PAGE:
Dangote Petrochemical and Refinery has announced the return of 22 out of 50 Nigerian graduate trainees from Mumbai, India after five months of intensive training at Bharat Petroleum Corporation Limited.
Technical Consultant to the President and Chief Executive Officer, Dangote Group, Engineer Babajide Soyode disclosed that the initial stage operations will be handled by workers from India who will oversee the general operations, maintenance and production of the refining plant while a middle-class manpower will be attached to them.
The implication on Nigeria’s labour force
It is not uncommon to see multinationals bring expatriates into the country to do jobs that can be sourced locally. How do you explain a situation where a multi-national brings in an expatriate to drive industrial cranes when we have many Nigerian youths and professionals with such skills?
Most construction sites in Lagos have been overtaken by foreigners while indigenous contractors are left to watch from the sidelines. Projects including road construction, power plant projects, rail projects and even construction of A-3 block classroom are most times handled by Chinese contractors. Most times, youths with employable skills and professionals have had to compete and battle with foreigners for jobs-which are not readily available in the country and often, the foreigners are usually given preference.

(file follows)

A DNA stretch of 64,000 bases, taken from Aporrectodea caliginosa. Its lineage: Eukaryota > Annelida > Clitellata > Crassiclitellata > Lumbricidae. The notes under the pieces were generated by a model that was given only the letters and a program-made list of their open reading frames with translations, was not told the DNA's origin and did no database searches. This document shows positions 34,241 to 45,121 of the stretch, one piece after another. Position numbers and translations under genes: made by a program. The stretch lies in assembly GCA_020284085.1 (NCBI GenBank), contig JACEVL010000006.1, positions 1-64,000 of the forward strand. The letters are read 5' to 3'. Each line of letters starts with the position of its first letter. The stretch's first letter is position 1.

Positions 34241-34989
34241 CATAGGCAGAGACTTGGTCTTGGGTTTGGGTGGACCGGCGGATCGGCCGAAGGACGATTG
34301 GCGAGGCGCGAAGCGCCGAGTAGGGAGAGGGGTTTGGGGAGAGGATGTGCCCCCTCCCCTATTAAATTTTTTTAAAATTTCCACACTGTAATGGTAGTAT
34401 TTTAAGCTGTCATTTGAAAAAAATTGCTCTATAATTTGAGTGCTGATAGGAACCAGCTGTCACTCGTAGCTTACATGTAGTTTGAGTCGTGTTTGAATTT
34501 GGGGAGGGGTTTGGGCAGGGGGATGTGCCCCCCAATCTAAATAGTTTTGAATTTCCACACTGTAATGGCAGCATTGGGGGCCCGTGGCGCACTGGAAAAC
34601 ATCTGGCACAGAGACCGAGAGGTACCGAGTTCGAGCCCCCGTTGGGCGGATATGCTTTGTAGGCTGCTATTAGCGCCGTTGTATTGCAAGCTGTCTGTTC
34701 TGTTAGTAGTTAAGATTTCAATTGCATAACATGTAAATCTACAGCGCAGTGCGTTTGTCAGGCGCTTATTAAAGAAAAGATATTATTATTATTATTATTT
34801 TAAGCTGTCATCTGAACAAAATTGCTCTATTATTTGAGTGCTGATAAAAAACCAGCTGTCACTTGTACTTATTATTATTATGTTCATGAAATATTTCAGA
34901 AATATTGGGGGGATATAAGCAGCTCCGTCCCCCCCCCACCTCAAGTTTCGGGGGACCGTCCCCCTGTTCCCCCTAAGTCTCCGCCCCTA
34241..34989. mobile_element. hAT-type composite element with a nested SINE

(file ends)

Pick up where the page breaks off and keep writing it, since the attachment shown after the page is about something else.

The 650,000 capacity Dangote refinery initially brought some Chinese workers to manage the construction and technical running of the refinery which is billed to commence operation next year. The petrochemical industry has once again announced that the refinery will be managed by Indians. Bad news for indigenous professionals, right?
Is it that Nigeria has a shortage of brilliant home-grown professionals with a proven track record who can manage the running of the refinery? Why do we have to bring expatriates into the country when we have home-grown professionals in such field? When will millions of Nigerian youth who roam the street daily searching for jobs find a place to put their skills to use?
Is the Government doing enough?
Unemployment rate in Nigeria has continued to increase with no hope of slowing down soon, figures from the Nigeria Bureau of Statistics (NBS) show the unemployment rate increased from 14.2 percent in the fourth quarter 2016 to 16.2 percent in second quarter 2017 and 18.8 percent in the third quarter, 2017. This should be a source of worry to any serious and responsible government.
A regulatory act known as the Nigerian Oil and Gas Industry Content Development Act was passed into law in 2010.The Act seeks to build the capacity of indigenous firms and provide more opportunities for participation in business in the oil and gas industry. This is expected to reduce the level of unemployment for youths living in the restive region of the oil-rich Niger-Delta and also across the country.